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How to bicycle safely on congested roadways

On Behalf of | Sep 18, 2020 | Pedestrian Accidents |

If you live in or around San Diego, you’re well aware of just how many people enjoy bicycling. Some people use this as their primary mode of transportation. Others do so for the health benefits and environmentally conscious benefits.

Regardless of why you jump on your bike, it’s critical that you keep a few safety tips in mind. This is particularly true when dealing with congested roadways. Here’s what you should do:

  • Be aware of your surroundings: You must know what’s happening around you at all times. This holds true of motor vehicles, other bicyclists, pedestrians and changes regarding the rules of the road.
  • Use the bike lane: If there’s a dedicated bike lane, spend as much time here as you can. It’s much safer to ride here than on a sidewalk or in traffic. Just make sure you don’t get too comfortable, as it can still be dangerous.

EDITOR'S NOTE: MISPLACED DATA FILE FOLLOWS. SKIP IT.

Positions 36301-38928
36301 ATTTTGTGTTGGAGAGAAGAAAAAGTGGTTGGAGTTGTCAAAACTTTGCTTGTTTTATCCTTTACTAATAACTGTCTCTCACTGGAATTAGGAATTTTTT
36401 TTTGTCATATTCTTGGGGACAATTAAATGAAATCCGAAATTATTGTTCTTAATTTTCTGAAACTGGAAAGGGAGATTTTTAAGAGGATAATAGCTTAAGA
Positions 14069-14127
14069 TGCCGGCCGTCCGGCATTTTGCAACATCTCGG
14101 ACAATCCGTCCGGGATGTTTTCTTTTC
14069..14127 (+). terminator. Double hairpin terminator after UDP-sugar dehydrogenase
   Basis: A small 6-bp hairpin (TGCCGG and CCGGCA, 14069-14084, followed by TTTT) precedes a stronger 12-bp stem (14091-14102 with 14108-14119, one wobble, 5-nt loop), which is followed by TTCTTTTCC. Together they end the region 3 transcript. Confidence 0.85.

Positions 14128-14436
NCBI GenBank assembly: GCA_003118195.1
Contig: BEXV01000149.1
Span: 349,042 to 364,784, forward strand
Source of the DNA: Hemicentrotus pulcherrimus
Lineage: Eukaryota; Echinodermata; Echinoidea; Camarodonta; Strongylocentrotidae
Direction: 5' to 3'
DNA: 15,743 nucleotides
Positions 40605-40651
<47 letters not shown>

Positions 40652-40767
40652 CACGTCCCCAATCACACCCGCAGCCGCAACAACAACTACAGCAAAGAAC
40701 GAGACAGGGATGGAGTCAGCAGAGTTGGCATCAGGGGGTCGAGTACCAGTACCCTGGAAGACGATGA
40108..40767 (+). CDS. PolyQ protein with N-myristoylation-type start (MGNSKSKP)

• Watch for opening doors: You’re paying so much attention to moving vehicles that you overlook those that have pulled to the side of the road. Should someone open a door into your lane of travel, a direct collision is possible. The impact can be just as serious as a run-in with a moving vehicle.
  • Use hand signals: You want to give those around you a clear idea of what you’re doing. So, any time you’re making a turn or slowing down, use a hand signal to alert drivers and other bicyclists.
  • Follow the rules of the road: Don’t be one of those bicyclists that believe the rules of the road don’t apply to them. If there’s a stop sign or red light, stop. If there’s a yield sign, proceed with caution. This keeps you and others on the road safe.

When you do these things, you’ll feel better about your ability to bicycle safely on congested roadways.

Unfortunately, even the safest cyclists can find themselves injured in an accident. If this happens, such as the result of a car striking you, your health is top priority. Call for help or ask a bystander to assist you.

After you’re assessed, understand your prognosis and have a treatment plan in place, you can then seek information on the cause of the accident and consider your legal rights.




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